Issue Date: April 19, 2004
I was pleased to read a quote from Steven W. Squyres in which he said that signals from the rover Opportunity provided numerous lines of evidence that nearly unequivocally indicate that large amounts of water were present on the surface of Mars eons ago (C&EN, March 8, page 7). Then he continued, "That doesn't mean that life was there, but Mars was a habitable place at one time."
I regret that this well-qualified statement is not what was projected during a highly publicized television interview in which Squyres joined about half a dozen National Aeronautics & Space Administration and Jet Propulsion Lab directors. Not only was the interesting geological data recounted--all directly tied to proof of a past very wet Mars--but the directors also gleefully exclaimed, "Where there is water, there is life." Yes, I did even hear Squyres chime in, "On Earth, wherever there is water, there is life." I cringed at the comment by my Cornell colleague. On Earth, there are winds that carry bacteria, seeds, and insects for deposition under relatively benign temperatures and favorable ambient pressures.
What image does the phrase "where there is water, there is life" convey to the average citizen, whose taxes support the enormously expensive NASA enterprise? To some, it implies bacteria; to others, more complex entities. Some even imagine apelike creatures with IQs of 270. It is evident that for NASA, this mantra is blatant propaganda to justify continued funding.
It has been known for several years that water was present on Mars at the polar ice caps. Gamma-ray spectrometer signals recorded during the Mars Odyssey flyby indicated that the permafrost was composed of up to 50% H2O. Radio spectral evidence was recently obtained for H2O2, a hazardous chemical for microbial life, in the martian atmosphere.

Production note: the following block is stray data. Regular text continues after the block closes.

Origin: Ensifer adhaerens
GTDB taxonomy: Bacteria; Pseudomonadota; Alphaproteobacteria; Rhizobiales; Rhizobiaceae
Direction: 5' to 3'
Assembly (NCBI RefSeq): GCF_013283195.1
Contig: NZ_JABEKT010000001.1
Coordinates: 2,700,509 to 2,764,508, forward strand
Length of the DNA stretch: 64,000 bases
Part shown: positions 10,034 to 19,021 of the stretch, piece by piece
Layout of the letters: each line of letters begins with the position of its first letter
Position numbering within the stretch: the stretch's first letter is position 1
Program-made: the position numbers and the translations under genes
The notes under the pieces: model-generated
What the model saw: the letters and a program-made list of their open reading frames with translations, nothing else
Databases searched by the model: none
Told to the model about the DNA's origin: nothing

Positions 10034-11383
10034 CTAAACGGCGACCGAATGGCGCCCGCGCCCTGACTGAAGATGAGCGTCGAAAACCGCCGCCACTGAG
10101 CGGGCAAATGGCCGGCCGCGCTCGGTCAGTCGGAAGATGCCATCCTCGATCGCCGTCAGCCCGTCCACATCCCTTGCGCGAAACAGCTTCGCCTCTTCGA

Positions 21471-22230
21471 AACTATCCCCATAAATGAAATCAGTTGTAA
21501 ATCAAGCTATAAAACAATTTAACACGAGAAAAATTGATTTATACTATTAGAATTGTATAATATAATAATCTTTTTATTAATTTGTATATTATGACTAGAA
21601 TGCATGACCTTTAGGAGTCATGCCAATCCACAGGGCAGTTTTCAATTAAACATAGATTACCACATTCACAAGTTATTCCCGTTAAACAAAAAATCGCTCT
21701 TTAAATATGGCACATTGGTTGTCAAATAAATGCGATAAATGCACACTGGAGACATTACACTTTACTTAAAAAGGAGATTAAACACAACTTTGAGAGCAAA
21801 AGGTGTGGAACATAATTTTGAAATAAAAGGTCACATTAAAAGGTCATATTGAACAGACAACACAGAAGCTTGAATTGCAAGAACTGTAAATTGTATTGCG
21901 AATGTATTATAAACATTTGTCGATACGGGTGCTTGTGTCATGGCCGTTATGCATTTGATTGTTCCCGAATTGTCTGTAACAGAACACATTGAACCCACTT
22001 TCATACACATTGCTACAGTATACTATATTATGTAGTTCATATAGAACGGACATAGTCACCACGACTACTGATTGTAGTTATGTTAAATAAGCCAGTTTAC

Christopher P. McKay of Ames Research Center pointed out that, were robotic explorers to chance upon clearly recognizable fossilized entities in the dry, desertlike regions of Mars, we would learn very little regarding the fundamental questions of when and how these were initiated and in what respects these were Earth-like. Perhaps deep below the ice cover at the poles there are sufficiently well-preserved microorganisms, such that their compositions could be analyzed.
Were this the case, the similarities and differences from Earth-like species would answer a number of crucial questions: Do their amino acids have the same chirality as those on Earth? Are their nucleic acid sequences recognizable? Are there any indications that martian and Earth biospecies may have originated in close proximity somewhere in the solar system? Is there a similar set of principles for biology and evolution on Mars and Earth?
Were the "search for extraterrestrial life" expressed in these terms, I would support NASA's quest. As matters stand, I seriously question their dedication to basic science.
S. H. Bauer